Watch Joystick Bipod (Joy-Pod) Used with NEW Sand-filled ‘Pod-Pad:
Seb tells us: “In this video, I am shooting my friend’s tactical rifle with the new Joy-pod, just to check how the bipod and mat work under recoil. The bipod and mat combo should work much better with a true F-TR gun. The new-generation Joy-pod has better internals and it’s more rigid. We should have the next shipment of Joy-pods ready around mid-April 2014″. Seb notes that the new Joy-pod has longer feet — more like actual skis. These can also be adjusted slightly for tilt/angle. The longer feet do seem to slide smoothly on recoil with much less hop.
The new generation Joy-pod will have a quick-detach (QD) option for mounting on a Picatinny rail. The quick-detach lever can be located on the right hand side (as shown above) or left hand side, tightening either forward or rearward as the shooter prefers.
For USA price list and more information, please contact:
ernieemily @ yahoo.com
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June 18th, 2013
The June, 2013 Edition of Target Shooter Magazine is now available online, in PDF format. This month’s issue contains gear reviews, match reports, and a feature on handloading for the .204 Ruger cartridge. As ever, Target Shooter boasts plenty of great, large-format photos. Optics get considerable play this month with a comparison test of spotting scopes by Richard Utting, and an in-depth review of the Vortex Razor HD 5-20x50mm riflescope by Chris Parkin. There’s plenty of great reading material this month — and it’s all free to read online. (Be patient while downloading the PDF file).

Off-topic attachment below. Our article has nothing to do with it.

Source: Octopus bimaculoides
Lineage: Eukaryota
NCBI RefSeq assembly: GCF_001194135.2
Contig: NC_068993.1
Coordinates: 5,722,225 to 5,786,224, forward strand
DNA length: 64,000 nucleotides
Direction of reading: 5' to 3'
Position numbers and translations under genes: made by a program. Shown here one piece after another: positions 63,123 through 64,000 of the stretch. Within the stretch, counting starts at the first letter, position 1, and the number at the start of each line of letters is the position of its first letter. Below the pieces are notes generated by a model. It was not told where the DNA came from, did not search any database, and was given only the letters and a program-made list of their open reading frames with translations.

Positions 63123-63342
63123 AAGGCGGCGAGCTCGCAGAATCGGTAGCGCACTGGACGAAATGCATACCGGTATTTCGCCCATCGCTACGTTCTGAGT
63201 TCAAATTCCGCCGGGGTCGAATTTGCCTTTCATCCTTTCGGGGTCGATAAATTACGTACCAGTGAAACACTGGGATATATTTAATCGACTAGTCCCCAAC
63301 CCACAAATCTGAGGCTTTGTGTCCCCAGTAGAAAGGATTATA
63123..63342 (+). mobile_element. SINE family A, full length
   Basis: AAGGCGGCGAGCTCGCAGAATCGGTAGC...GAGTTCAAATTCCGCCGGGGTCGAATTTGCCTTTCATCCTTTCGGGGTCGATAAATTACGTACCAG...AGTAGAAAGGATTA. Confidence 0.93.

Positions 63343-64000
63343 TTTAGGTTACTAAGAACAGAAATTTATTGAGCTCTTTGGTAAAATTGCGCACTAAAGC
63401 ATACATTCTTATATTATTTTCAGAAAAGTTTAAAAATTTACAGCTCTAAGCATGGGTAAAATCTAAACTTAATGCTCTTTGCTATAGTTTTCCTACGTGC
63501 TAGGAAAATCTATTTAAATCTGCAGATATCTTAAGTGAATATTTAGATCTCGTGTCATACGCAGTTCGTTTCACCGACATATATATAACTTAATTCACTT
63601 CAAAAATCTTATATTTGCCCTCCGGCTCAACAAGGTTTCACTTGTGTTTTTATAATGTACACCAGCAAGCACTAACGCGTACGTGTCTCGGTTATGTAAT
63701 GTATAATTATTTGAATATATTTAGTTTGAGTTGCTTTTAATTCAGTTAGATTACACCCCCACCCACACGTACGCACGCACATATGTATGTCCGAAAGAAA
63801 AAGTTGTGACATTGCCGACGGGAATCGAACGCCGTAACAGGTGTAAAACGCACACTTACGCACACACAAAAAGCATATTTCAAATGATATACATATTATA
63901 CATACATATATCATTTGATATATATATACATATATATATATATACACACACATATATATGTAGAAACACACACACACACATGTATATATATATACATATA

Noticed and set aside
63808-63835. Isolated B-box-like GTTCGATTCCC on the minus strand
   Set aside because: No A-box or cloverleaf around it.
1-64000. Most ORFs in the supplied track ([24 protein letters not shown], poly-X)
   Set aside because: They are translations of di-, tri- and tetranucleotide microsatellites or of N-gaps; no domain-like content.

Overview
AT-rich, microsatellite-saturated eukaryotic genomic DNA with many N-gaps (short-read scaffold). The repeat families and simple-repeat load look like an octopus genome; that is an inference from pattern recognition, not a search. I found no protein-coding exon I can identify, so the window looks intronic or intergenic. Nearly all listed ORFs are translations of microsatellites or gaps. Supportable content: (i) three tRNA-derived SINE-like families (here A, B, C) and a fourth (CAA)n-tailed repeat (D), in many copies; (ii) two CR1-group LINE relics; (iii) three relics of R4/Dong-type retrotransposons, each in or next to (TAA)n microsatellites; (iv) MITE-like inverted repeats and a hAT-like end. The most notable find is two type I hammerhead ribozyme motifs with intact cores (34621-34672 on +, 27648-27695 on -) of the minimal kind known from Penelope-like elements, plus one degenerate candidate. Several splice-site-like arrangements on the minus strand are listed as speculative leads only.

CLICK HERE for June Issue of Target Shooter Magazine (PDF file).
Laurie Holland has authored two major articles in the June issue of Target Shooter Magazine. First, Laurie reviews the latest “Mk. 2″ version of Seb Lambang’s joy-stick bipod. Laurie found that Seb’s new “Joy-Pod” was beautifully built and performs “as advertised”. Laurie writes: “The coarse leg adjustment using the ratchet lock is excellent, allowing quick and easy set-up. The overall stability was better than on the Mk.1 — provided I loaded the butt slightly to push the bi-pod forwards and take up the small amount of slack that shows in the mechanism/joystick-head. I thought the Mk.1 prototype was a winner/game-changer. The Mk.2 is a further and noticeable improvement on that.”
Laurie has also compiled a very authoritative feature story on reloading for the .204 Ruger cartridge. Laurie discusses the available brass, powder, and projectile options for this popular cartridge. Laurie also includes Ballistics tables so you can compare performance with various loads. If you own a .204 Ruger rifle, or plan to get one, Laurie’s .204 Ruger story is definitely a “Must-Read”. This is Part One of a two-part series by Holland.
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April 28th, 2013
It was Christmas in April this weekend, as our new GEN II Joystick Bipod system arrived — thanks to Sebastian (Seb) Lambang of SEB Coaxial. We’re anxious to try this sophisticated new system on a variety of rifles, both small-bore and big-bore. Designed for F-TR shooters, we think the new Joystick bipod (aka “Joy-Pod”) may also prove popular with tactical shooters and varmint hunters who need a lightweight, yet easily-adjustable front support. Like his coaxial front rests, Lambang’s Joystick Bipod controls both horizontal (windage) and vertical (elevation) with a single control arm. In addition, the GEN II “Joy-Pod” offers cant adjustment with its tilting head.